This is not one of our usual topics here but since carotid body tumors (CBT /carotid paraganglion) are often associated with increased altitude; we are pleased to bring more information about the condition from several of Latin America’s experts from Quito, Ecuador, Mexico City (D.F.), Bogotá, Colombia and La Paz, Bolivia. (Also given the level of expertise in this room, on this specialized condition – it would be almost criminal not to report this information.)
We have requested copies of the powerpoint presentations to include here, so please check back soon.
Dr. Oscar Ojeda Paredes, MD – email: firstname.lastname@example.org
discussed the incidence, presentation, diagnosis and treatment in Quito. He also discussed the different characteristics in carotid body tumors occurring at altitude versus sea level. While carotid body tumors have a genetic component related to abnormal mutations of Chromosome 11, tumors according at sea level occur more frequently in familial patterns and reach larger sizes. The majority of patients seen at altitude are less than 3 cm, and asymptomatic in nature with the exception of a palpable mass. (This mimics the case presented here at CdeT.)
Several of the cases were in young females (less than 40 years). Dr. Ojeda and Dr. Guerrero explained that this believed to be related to the increased incidence of hypoxia during pregnancy (due to hemodilution and vascular expansion) in women with the chromosomal mutation.
Powerpoint presentation: Tumores del Cuerpo Carotídeo Experiencia ecuatoriana (All content is the property of Dr. Ojeda).
During a separate presentation, Dr. Ojeda also addressed the rare complication of ‘Syndrome of Insufficient Baroreflex’
This sydrome occurs after the afferent fibers serving the carotid sinus are damaged during surgery (usually for the removal of carotid body tumors.) The syndrome occurs most frequently in patients who have had bilateral surgery – and while uncommon is not limited to patients who undergo carotid body tumor resection – it has also been reported in the literature in carotid endarterectomy patients.
Dr. Valente Guerrero, MD (Mexico City, D.F). – email: email@example.com
Dr. Valente discussed the incidence of carotid body tumors in Mexico City. Despite being at the lowest altitude of the respective cities – given the very large surrounding population – Dr. Valente reports a significant number of cases in his hospital, as well as the results of several studies conducted in Mexico City. As mentioned in the literature, Dr. Guerrero (and the other presenting surgeons) report a very low incidence of malignacy.
Dr. Alberto Munoz, MD – National Cancer Institute (NCI) in Bogota, Colombia
Dr. Munoz reports that while the majority of these cases are referred to Head & Neck (ENT) surgeons – there is a fairly significant incidence of disease in Bogotá, with surgeons at the National Cancer Institute seeing 30 cases in 2008, and 48 cases in 2009. (If you’ve read some of the other literature, you’ll realize this is a larger sample that frequently reported – for example one study reported only 120 cases over a 30 year period.)
Dr. Munoz reports that at his facility 8 – 10% of these tumors occur bilaterally, and are found of 10 – 12% of all carotid ultrasounds performed at NCI. Dr. Munoz also reviewed the existing the existing body of literature, dating back to 1963 – which is surprisingly small (total of seven studies with a total 412 tumors – including a previous study with a 160 patients in Bogotá.)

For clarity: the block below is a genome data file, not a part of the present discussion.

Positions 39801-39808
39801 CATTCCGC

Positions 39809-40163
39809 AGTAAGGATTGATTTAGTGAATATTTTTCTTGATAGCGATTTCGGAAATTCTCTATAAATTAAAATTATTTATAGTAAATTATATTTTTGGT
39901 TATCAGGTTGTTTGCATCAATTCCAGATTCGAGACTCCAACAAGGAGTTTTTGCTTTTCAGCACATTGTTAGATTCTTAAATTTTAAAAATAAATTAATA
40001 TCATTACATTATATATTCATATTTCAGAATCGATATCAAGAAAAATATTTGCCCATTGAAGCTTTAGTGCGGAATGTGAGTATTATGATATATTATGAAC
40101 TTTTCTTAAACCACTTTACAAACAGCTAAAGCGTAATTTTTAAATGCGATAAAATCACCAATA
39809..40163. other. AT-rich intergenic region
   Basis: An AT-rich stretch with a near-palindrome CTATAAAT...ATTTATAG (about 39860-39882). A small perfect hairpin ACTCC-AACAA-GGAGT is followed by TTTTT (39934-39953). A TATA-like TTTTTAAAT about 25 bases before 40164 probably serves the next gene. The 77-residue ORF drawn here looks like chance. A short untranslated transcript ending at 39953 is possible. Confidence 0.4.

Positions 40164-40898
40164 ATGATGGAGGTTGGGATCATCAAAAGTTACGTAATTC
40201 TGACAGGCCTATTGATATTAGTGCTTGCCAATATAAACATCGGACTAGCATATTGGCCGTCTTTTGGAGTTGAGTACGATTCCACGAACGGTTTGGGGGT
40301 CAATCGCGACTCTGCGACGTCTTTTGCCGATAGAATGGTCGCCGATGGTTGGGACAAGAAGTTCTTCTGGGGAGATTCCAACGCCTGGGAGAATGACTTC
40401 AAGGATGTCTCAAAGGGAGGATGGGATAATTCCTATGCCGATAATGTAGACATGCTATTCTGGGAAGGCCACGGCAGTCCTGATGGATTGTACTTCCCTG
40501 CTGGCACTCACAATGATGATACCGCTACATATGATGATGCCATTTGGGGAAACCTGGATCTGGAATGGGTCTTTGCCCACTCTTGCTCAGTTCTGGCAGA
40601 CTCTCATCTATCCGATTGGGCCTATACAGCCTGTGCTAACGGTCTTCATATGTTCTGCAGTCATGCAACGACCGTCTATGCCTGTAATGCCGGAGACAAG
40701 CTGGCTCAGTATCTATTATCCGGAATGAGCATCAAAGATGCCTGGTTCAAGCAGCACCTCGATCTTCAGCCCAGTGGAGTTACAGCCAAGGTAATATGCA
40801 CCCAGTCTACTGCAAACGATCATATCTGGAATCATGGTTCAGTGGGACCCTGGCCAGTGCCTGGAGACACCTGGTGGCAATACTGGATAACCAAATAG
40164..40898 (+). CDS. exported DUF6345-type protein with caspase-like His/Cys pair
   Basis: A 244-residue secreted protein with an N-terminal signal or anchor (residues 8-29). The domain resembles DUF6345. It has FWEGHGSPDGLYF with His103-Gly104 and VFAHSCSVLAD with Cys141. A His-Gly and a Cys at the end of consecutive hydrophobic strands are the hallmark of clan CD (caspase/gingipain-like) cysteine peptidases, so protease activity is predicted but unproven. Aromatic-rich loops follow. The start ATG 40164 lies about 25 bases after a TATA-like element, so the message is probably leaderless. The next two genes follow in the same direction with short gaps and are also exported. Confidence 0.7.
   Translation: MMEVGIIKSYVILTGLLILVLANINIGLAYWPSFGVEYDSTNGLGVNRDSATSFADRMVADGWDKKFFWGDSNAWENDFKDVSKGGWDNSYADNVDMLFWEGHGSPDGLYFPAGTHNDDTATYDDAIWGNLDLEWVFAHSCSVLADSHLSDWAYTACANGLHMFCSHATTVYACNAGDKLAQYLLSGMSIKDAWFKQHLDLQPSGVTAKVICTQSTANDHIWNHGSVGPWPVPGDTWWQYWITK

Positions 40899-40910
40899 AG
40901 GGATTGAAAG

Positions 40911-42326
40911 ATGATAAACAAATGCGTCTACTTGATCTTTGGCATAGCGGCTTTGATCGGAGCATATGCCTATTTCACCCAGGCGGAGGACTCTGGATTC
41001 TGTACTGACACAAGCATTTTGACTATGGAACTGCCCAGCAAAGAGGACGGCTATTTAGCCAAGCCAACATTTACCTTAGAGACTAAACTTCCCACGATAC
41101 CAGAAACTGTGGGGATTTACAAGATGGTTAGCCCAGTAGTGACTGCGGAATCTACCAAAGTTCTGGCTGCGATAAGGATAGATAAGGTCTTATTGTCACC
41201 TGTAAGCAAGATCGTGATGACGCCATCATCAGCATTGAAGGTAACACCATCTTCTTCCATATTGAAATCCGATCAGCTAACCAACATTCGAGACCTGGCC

Dr. Ivan Soto Vaca- Guzman, MD (La Paz, Bolivia) Email: firstname.lastname@example.org
Dr. Soto presented information regarding several of his cases, including a discussion of previous Bolivian publications on carotid paraglanglion, as well as more recent data from his institution. This included a total of 467 patients with 134 patients (2005 – 2012). In comparison with much of the previously presented data – in Dr. Soto’s experience and research, the majority of patients developed CBT on the left. Similar to the other presenters the majority of patients were asymptomatic, and intra-operatively were found to have a Shamblin classification of II.
His most recent work confirmed the previously demonstrated predilection for females – with a female to male ratio of 8:1.
He also discussed the use of a pre-operative grading system based on ultrasound results based on the Shambling classification system is limited as it is a surgical classification applied at the time of surgery. He discussed a new classification system, called UPEC developed by Dr. Alvaro Balcazar, Dr. Lopez and Dr. Ivan Soto, Bolivian vascular surgeons. The advantages of Balcazar’s classification system is the prediction of complications – since tumors with extensive invasion into adjacent structures have a much higher risk of significant (and potentially life-threatening) bleeding. Dr. Soto states that he rarely, if ever, needs to embolize the tumor prior to surgical removal.
The UPEC classification system – uses letters A – D to indicate the amount of tumor invasion.
Stage A: without invasion
Stage B: partial invasion – partial invasion into the carotid only.
Stage C: Extensive invasion – may extend laterally, or into cephalic or caudal areas.
Stage D: Compromise of neighboring structures.
More about the study and the UPEC system:
Balcazar, A., Lopez, C. & Soto, I. (2011). Tumor del cuerpo carotideo de altura. Revision de 35 anos. Conceptos actuales, manejo de 333 tumors y nuevo clasificacion. Technicas endovasculares XIV (3): 3929 – 3939. (page 40 of on-line document).
But what about Tibet?
One of the questions addressed at the conference was the absence of carotid body tumors in places such as Tibet (at significant elevation). However, these differences are theorized to related to the chromosomal mutations that cause carotid hyperplasia in response to hypoxia. So while hypoxia certainly exists at Mount Everest – people (particularly women) carrying this mutation may not.